FORK MERIDA SILEX CF2

BRAKE FRONT Tektro Spyre

BRAKE REAR Tektro Spyre

BRAKE LEVER Sram Apex 1

HEADSET MERIDA M2331

HANDLEBAR MERIDA Expert GR

HANDLEBAR STEM MERIDA Expert CC

GRIP MERIDA Road Expert

DERAILLEUR REAR Sram Apex1

SHIFTER FRONT no

SHIFTER REAR Sram Apex 1

SEAT POST MERIDA Comp CC

SEAT CLAMP MERIDA Expert

SADDLE MERIDA Comp CC

CHAIN KMC X11-1

CHAINWHEEL FSA Gossamer

FREEWHEEL Sunrace CSMS8

BOTTOM BRAKET FSA PF86 MegaExo

RIM MERIDA Comp SL

TIRE FRONT Maxxis Razzo

TIRE REAR Maxxis Razzo

HUB FRONT VP 173SB

HUB REAR VP 273SB

AXLE FRONT MERIDA QR48N 12-100

AXLE REAR MERIDA QR48 12-142

ROTOR FRONT Tektro M160

ROTOR REAR Tektro M160

SPOKES Black stainless

Tell us what the bike is for and who it's aimed at. What do the manufacturers say about it? How does that compare to your own feelings about the bike?

It's for someone wanting an adventure-gravel bike that can do road duty when needed.

Where does this model sit in the range? Tell us briefly about the cheaper options and the more expensive options

It's one from the bottom, above the Silex 200 (Shimano Sora 2X) and £300 cheaper than the Silex 400 (105 2X, hydro brakes).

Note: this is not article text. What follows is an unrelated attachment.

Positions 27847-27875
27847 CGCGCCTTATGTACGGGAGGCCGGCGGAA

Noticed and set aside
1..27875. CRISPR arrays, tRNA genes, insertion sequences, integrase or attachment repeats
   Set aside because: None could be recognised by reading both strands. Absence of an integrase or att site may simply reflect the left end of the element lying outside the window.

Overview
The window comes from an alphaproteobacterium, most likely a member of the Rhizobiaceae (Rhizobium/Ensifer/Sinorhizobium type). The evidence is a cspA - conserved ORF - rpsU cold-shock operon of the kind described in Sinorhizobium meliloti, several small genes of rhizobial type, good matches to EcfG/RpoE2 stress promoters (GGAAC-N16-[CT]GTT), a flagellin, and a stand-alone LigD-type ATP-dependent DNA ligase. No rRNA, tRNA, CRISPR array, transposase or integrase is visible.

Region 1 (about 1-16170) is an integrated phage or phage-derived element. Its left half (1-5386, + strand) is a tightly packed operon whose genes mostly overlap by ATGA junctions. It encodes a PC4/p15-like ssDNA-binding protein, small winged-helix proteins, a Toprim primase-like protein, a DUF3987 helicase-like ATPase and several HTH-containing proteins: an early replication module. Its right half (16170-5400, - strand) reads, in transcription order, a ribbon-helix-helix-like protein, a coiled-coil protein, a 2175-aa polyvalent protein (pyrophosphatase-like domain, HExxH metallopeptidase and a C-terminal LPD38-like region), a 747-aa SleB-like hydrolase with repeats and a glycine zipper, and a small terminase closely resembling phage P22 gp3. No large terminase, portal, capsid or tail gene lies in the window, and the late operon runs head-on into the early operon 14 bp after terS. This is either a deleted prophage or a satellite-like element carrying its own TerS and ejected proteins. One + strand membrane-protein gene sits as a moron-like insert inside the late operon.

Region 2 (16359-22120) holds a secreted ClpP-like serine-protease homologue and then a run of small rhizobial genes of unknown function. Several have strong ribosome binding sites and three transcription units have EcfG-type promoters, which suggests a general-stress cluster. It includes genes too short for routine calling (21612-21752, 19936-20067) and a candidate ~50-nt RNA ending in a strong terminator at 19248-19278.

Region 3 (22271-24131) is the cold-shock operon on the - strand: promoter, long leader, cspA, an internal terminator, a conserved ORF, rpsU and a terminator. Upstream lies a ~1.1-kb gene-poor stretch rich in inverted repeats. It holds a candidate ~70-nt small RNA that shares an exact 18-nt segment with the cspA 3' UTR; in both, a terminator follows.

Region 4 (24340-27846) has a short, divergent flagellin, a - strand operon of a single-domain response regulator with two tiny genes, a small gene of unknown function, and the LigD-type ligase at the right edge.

Frame and fork

Overall rating for frame and fork
 
8/10

Tell us about the build quality and finish of the frame and fork?

Chunky welds aside, great build.

Tell us about the materials used in the frame and fork?

The frame is 6066 Aluminium and the fork is carbon.

Tell us about the geometry of the frame and fork?

The front end is very tall, and at 71 degrees the slack head tube makes for stable steering at speed. The short chainstays aid quick cornering around obstacles, while the long wheelbase is gravel-fast-friendly. The sloping top tube gives plenty of standover clearance and seatpost flex.

How was the bike in terms of height and reach? How did it compare to other bikes of the same stated size?

Reach of 498mm and stack of 687, with the stem slammed. About the same as my endurance road bike, a Large 2014 Merida Ride 500 Disc.

Riding the bike

Was the bike comfortable to ride? Tell us how you felt about the ride quality.

With all that seatpost showing and fat tyres, yes definitely comfortable.

Did the bike feel stiff in the right places? Did any part of the bike feel too stiff or too flexible?

Everything felt just right.

How did the bike transfer power? Did it feel efficient?

Yes - stomp on the pedals and you're instantly rewarded.

Was there any toe-clip overlap with the front wheel? If so was it a problem?

No, the slack head tube and long wheelbase mean even the largest feet should be OK.

How would you describe the steering? Was it lively neutral or unresponsive? Neutral, certainly. No surprises, but able to be chucked about when needed.